Peptide Prevention

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Science  10 May 2013:
Vol. 340, Issue 6133, pp. 662
DOI: 10.1126/science.340.6133.662-b

One of the many challenges faced by cancer survivors is the possibility of relapse. Theories as to why cancers relapse after initially responding to therapy are varied and are likely to depend, at least in part, on the type of treatment the patient receives. Engels et al. investigated why tumors relapse after successful adoptive T cell therapy in mice. Mice received an injection of a fibrosarcoma cell line that expressed one of a series of defined peptide antigens. Once tumors were established, they were then treated with T cells specific for that antigen. In vitro, T cells killed the tumor cells independent of the peptide's affinity for binding to major histocompatibility complex (MHC), which presents the peptide to T cells. In vivo, however, only mice that received tumors expressing peptides that were able to bind to MHC with high affinity remained cancer-free. Relapse was observed when affinities were less than 10 nM and was associated with less efficient cross-presentation of peptide antigens by stromal cells surrounding the tumor and reduced stromal cell death. Thus, strong interactions between peptide antigens and MHC may prevent relapse by promoting robust T cell responses that target the tumor itself and the surrounding tissue.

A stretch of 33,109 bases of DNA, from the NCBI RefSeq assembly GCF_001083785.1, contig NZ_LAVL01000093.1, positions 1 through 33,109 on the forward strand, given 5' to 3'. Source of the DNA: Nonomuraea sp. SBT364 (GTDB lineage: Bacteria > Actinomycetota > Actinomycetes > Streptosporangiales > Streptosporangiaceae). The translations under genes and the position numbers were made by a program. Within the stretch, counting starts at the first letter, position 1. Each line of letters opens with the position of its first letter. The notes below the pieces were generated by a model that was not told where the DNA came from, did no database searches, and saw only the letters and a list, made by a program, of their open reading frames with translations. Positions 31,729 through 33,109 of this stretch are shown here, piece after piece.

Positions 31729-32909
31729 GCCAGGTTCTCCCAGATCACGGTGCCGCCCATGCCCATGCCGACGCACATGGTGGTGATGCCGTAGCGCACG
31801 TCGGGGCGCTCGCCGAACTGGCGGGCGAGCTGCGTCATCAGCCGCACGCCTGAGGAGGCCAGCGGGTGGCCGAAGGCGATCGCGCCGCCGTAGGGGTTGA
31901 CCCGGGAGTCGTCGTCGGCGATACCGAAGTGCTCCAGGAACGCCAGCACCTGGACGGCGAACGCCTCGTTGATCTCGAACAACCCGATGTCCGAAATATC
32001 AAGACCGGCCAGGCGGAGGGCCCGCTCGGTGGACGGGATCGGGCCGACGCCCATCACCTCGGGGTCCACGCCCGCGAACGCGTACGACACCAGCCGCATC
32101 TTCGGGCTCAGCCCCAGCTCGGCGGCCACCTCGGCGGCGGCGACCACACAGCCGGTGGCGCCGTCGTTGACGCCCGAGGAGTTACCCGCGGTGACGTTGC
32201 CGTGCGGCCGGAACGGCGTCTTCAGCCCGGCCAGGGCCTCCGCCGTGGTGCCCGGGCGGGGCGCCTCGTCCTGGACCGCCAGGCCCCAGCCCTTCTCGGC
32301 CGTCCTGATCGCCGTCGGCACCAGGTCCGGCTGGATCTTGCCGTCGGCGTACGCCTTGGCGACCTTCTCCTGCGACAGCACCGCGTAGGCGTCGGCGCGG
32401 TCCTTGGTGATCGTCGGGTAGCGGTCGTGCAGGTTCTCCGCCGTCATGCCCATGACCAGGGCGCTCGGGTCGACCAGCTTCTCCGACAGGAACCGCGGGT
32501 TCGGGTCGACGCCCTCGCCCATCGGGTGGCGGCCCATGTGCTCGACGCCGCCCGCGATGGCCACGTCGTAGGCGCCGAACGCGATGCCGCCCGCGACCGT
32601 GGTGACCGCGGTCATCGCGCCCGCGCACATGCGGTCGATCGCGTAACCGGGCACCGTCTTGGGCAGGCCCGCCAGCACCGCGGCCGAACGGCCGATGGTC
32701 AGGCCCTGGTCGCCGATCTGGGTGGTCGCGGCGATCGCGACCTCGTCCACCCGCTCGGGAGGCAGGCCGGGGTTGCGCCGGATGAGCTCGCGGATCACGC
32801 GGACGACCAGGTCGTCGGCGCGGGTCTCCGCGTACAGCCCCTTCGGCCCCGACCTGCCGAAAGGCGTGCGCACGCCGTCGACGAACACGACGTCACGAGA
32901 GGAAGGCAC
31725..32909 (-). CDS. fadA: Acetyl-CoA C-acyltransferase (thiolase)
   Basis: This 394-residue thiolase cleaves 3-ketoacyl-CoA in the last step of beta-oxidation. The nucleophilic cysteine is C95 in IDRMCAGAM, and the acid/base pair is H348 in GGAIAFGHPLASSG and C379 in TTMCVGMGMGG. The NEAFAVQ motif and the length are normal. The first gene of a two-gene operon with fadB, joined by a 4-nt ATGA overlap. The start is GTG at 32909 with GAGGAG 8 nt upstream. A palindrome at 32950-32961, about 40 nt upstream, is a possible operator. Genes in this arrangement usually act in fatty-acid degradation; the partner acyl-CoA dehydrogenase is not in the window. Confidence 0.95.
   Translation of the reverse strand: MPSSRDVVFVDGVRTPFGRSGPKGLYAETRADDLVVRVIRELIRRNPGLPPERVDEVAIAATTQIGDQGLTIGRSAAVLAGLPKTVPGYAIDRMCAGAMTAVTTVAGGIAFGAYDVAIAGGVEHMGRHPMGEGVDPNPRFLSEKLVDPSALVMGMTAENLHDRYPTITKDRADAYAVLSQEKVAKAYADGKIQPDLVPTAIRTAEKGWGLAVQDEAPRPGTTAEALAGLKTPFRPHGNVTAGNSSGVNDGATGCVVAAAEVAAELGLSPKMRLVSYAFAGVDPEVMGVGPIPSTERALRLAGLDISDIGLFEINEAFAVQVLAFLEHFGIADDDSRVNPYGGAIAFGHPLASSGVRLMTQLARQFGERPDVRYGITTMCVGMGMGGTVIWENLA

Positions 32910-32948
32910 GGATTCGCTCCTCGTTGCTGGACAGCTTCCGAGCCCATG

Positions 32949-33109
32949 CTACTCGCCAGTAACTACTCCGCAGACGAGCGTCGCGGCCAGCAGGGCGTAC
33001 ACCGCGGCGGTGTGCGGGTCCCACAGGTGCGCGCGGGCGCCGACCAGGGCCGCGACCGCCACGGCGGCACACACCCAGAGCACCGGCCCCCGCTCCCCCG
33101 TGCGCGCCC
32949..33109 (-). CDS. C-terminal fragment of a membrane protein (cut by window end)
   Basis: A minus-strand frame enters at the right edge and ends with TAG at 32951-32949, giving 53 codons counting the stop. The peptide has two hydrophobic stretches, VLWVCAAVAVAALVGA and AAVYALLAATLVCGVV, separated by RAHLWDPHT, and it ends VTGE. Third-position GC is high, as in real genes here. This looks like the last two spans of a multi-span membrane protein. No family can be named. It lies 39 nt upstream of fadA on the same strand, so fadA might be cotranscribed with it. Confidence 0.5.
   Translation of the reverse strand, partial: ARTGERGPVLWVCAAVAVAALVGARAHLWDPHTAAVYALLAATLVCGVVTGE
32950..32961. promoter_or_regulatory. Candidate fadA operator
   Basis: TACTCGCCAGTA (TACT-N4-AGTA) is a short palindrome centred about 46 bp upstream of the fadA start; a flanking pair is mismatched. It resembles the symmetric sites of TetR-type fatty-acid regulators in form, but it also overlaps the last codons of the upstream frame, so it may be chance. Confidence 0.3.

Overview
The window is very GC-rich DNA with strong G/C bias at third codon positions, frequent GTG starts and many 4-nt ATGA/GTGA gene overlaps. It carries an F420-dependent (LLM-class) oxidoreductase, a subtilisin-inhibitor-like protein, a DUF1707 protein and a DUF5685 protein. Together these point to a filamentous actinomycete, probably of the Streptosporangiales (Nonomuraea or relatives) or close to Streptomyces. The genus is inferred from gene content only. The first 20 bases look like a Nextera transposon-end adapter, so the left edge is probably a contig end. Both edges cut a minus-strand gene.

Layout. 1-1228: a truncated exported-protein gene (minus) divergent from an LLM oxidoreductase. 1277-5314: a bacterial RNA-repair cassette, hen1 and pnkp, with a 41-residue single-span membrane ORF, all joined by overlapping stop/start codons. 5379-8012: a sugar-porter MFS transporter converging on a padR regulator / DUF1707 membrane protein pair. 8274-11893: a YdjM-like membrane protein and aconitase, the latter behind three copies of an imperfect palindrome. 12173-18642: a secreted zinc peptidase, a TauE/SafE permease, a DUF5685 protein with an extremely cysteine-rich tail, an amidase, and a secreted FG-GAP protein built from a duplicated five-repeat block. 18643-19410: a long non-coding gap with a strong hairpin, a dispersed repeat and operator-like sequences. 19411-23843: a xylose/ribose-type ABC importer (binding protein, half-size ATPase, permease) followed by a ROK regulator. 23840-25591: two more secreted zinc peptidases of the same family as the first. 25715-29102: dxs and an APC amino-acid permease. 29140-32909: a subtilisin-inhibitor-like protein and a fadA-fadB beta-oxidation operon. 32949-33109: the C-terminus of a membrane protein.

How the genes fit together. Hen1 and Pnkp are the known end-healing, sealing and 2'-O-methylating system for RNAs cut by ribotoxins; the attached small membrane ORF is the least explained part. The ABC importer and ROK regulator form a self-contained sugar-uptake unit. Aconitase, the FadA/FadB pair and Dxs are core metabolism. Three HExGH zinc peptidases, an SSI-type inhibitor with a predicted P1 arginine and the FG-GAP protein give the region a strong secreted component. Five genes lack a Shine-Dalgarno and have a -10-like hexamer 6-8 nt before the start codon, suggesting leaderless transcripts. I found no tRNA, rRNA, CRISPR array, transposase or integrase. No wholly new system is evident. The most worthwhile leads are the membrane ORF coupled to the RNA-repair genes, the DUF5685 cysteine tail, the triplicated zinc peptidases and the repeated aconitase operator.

Cancer Cell 23, 516 (2013).

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